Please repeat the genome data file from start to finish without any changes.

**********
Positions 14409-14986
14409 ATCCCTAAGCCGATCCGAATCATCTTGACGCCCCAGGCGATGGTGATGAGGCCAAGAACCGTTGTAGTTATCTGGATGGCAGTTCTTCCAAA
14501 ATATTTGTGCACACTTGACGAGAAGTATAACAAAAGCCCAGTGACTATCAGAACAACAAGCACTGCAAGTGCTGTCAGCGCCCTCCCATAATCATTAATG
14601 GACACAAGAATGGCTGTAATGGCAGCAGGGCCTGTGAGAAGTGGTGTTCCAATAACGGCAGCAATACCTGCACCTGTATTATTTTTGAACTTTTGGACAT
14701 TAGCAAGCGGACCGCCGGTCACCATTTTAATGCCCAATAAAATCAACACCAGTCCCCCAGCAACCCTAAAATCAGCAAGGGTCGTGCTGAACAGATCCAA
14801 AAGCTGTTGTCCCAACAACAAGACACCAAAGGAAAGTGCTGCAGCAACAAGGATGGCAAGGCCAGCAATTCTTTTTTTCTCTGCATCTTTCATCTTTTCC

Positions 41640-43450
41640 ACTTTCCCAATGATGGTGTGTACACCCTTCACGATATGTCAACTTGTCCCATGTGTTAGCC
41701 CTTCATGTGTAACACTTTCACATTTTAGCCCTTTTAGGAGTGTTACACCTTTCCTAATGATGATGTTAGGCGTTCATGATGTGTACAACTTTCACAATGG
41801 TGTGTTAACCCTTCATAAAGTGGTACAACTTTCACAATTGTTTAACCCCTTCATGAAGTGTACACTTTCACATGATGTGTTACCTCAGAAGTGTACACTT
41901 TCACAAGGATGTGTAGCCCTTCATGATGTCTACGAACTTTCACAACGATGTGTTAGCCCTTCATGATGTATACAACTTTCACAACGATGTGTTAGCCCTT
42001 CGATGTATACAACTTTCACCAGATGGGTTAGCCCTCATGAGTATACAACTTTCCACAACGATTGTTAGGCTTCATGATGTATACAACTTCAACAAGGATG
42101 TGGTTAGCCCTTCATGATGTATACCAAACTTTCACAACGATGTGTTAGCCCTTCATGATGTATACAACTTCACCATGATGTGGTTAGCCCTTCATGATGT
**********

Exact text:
Positions 14409-14986
14409 ATCCCTAAGCCGATCCGAATCATCTTGACGCCCCAGGCGATGGTGATGAGGCCAAGAACCGTTGTAGTTATCTGGATGGCAGTTCTTCCAAA
14501 ATATTTGTGCACACTTGACGAGAAGTATAACAAAAGCCCAGTGACTATCAGAACAACAAGCACTGCAAGTGCTGTCAGCGCCCTCCCATAATCATTAATG
14601 GACACAAGAATGGCTGTAATGGCAGCAGGGCCTGTGAGAAGTGGTGTTCCAATAACGGCAGCAATACCTGCACCTGTATTATTTTTGAACTTTTGGACAT
14701 TAGCAAGCGGACCGCCGGTCACCATTTTAATGCCCAATAAAATCAACACCAGTCCCCCAGCAACCCTAAAATCAGCAAGGGTCGTGCTGAACAGATCCAA
14801 AAGCTGTTGTCCCAACAACAAGACACCAAAGGAAAGTGCTGCAGCAACAAGGATGGCAAGGCCAGCAATTCTTTTTTTCTCTGCATCTTTCATCTTTTCC

Positions 41640-43450
41640 ACTTTCCCAATGATGGTGTGTACACCCTTCACGATATGTCAACTTGTCCCATGTGTTAGCC
41701 CTTCATGTGTAACACTTTCACATTTTAGCCCTTTTAGGAGTGTTACACCTTTCCTAATGATGATGTTAGGCGTTCATGATGTGTACAACTTTCACAATGG
41801 TGTGTTAACCCTTCATAAAGTGGTACAACTTTCACAATTGTTTAACCCCTTCATGAAGTGTACACTTTCACATGATGTGTTACCTCAGAAGTGTACACTT
41901 TCACAAGGATGTGTAGCCCTTCATGATGTCTACGAACTTTCACAACGATGTGTTAGCCCTTCATGATGTATACAACTTTCACAACGATGTGTTAGCCCTT
42001 CGATGTATACAACTTTCACCAGATGGGTTAGCCCTCATGAGTATACAACTTTCCACAACGATTGTTAGGCTTCATGATGTATACAACTTCAACAAGGATG
42101 TGGTTAGCCCTTCATGATGTATACCAAACTTTCACAACGATGTGTTAGCCCTTCATGATGTATACAACTTCACCATGATGTGGTTAGCCCTTCATGATGT